My conclusion, argued in a lengthy law review article published in the University of Richmond Law Review and submitted to the Supreme Court, was that the same rationale that justifies restricting minors’ access to “girlie magazines” justifies restricting their access to graphically violent video games. Indeed, I believe the case for restricting access to such games is even more compelling.

In his opinion, Judge Posner noted that violence is an ageless theme of literature and the theater and one to which youth have been exposed from time immemorial. What he failed to do was make the common sense distinction between reading about Brutus slaying Julius Caesar in Shakespeare’s play or seeing it acted on a stage or in a movie, and being a virtual assassin in an interactive video game. To compare the two is a category mistake. They simply are different in kind and not merely in degree.

More importantly, there is no more need to find some scientifically certain psychological harm to minors who play violent games to justify restricting their access to those games than there is to find scientific certain psychological harm to teens who view “girlie magazines.” The issue in the earlier case was not psychological harm, but impairment of the ethical and moral development of youth. Just as viewing soft core pornography might cause some young men to come to view women as no more than objects to satisfy their lusts, playing violent video games may cause some players to develop insensitivity toward their fellow human beings and their suffering.

In another case, the Supreme Court upheld an order by the Federal Communications Commission restricting the times at which broadcasters could air George Carlin’s “Filthy Words” monologue so that minors would be less likely to hear it. In that case, the Court based its decision on the routines “effect of debasing and brutalizing human beings.”

Compare Carlin’s seven filthy words (you can find recordings on the routine on the internet) to video games such as “Manhunt,” in which the player must kill or be killed by assassins who are tracking him down in a game based on a snuff video (one level involves the player decapitating an assassin with a machete), or “Grand Theft Auto: Vice City,” in which the player has sex with a prostitute, who he then kicks in the groin until blood spurts out and repeatedly hits in the head with a golf club, or “RapeLay”, in which the player stalks and rapes women for points.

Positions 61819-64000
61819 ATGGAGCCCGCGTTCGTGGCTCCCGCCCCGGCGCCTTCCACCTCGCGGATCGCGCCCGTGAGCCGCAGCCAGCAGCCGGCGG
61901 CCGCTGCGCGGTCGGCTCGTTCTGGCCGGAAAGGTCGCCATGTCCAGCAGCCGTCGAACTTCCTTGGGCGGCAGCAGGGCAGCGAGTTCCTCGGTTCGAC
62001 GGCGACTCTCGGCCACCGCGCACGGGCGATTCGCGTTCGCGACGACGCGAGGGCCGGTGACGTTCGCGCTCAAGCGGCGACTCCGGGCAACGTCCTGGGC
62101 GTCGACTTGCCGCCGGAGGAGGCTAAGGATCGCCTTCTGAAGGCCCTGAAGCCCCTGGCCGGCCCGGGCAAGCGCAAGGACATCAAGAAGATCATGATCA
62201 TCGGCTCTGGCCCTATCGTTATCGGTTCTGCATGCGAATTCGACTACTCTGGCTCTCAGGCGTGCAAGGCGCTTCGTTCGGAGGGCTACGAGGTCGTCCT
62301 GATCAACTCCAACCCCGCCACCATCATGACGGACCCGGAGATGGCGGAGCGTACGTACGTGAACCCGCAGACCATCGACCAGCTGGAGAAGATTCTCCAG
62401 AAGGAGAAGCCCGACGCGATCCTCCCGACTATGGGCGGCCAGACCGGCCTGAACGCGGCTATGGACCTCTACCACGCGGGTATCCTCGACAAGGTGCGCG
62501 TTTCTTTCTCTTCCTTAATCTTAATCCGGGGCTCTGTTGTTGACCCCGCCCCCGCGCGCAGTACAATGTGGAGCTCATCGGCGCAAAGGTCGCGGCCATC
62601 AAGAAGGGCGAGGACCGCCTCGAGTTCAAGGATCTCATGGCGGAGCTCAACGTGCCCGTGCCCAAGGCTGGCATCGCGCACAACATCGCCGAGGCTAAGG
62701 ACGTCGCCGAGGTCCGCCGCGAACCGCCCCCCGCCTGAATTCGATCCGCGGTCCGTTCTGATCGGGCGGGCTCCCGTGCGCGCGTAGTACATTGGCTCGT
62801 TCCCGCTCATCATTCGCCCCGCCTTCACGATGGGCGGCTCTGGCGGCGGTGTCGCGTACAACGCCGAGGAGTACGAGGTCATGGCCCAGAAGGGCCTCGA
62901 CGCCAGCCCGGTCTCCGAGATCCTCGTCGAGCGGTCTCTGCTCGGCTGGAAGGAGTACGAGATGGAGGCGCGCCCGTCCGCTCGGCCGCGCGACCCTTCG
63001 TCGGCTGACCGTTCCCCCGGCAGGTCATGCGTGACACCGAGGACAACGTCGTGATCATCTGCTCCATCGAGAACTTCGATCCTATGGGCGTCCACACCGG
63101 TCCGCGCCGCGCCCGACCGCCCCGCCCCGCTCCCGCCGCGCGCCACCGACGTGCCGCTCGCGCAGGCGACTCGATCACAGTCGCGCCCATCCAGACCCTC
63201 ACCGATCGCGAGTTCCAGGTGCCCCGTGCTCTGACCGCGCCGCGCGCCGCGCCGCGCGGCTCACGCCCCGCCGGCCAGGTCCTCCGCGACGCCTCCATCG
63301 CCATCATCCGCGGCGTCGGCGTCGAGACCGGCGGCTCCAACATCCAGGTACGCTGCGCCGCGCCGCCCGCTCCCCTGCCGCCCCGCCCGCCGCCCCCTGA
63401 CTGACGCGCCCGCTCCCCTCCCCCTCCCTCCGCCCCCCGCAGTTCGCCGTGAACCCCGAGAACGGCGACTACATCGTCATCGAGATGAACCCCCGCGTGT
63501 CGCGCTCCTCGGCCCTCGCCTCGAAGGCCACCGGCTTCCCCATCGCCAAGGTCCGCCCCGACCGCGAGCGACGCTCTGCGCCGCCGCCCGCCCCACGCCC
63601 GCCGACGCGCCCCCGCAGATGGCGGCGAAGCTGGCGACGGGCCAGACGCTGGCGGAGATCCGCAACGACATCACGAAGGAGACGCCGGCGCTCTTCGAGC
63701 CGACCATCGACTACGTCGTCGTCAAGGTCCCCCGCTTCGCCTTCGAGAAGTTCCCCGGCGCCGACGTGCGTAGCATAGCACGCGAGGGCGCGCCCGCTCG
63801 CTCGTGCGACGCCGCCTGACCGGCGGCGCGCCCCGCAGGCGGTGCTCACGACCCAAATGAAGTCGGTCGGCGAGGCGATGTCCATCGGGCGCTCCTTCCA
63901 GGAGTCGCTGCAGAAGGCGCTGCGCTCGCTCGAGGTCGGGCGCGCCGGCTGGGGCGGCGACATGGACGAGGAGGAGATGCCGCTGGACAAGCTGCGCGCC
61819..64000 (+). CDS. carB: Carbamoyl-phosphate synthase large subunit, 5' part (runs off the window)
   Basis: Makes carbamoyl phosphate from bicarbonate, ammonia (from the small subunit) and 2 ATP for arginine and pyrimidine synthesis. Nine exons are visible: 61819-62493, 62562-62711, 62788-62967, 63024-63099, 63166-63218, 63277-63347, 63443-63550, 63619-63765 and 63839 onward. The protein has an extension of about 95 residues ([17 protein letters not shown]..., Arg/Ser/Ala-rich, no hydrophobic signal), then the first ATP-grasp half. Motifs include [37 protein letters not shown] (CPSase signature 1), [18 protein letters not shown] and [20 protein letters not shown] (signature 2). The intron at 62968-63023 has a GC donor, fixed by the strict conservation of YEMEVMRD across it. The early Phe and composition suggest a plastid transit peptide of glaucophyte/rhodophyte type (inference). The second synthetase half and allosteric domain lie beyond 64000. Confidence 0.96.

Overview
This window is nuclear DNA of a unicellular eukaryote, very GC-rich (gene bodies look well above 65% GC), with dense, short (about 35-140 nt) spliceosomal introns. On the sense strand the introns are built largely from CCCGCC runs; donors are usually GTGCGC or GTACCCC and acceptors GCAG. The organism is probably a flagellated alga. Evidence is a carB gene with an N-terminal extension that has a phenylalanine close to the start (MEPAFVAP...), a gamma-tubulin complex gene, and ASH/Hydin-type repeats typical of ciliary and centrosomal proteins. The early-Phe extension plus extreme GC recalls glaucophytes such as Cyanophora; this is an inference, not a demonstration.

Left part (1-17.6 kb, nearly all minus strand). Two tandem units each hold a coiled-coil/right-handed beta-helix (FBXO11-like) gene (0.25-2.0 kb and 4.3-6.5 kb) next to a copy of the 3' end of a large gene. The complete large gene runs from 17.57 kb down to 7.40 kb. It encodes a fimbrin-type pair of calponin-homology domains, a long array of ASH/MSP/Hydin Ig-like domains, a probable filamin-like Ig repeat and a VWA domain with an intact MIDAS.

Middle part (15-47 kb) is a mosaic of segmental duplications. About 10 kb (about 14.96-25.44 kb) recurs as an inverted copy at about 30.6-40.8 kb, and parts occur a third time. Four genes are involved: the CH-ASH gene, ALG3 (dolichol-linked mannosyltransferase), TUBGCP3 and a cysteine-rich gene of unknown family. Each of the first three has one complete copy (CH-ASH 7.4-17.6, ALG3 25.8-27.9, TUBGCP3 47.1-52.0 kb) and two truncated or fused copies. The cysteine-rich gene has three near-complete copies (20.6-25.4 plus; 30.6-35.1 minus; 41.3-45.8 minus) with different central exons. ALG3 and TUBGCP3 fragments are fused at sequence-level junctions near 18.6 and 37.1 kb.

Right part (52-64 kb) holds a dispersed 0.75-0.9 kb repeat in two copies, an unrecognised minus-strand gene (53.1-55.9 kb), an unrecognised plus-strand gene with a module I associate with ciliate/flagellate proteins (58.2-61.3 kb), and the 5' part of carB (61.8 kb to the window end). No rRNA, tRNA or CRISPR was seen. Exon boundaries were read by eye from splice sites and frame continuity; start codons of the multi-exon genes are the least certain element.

If Carlin’s seven filthy words, which are just words, has “the effect of debasing and brutalizing human beings” so that restricting minors’ access is constitutional, why wouldn’t the same justification be even more applicable to the games I described and hundreds more like them? Yet the lower courts have uniformly failed to make this common sense analogy.

More than 60 years ago, Justice Robert Jackson observed, “There is a danger that, if the Court does not temper its doctrinaire logic with a little practical wisdom, it will convert the constitutional Bill of Rights into a suicide pact.” The restricting of minors’ access to graphically violent video games is a clear example of where “a little practical wisdom” needs to trump “doctrinaire logic.” Finally, the Court has agreed to hear a case addressing these questions. Let’s hope a little practical wisdom prevails.

Gregory K. Laughlin is law library director and associate professor of law at Cumberland School of Law at Samford University, Birmingham, Alabama.

Articles by Gregory K. Laughlin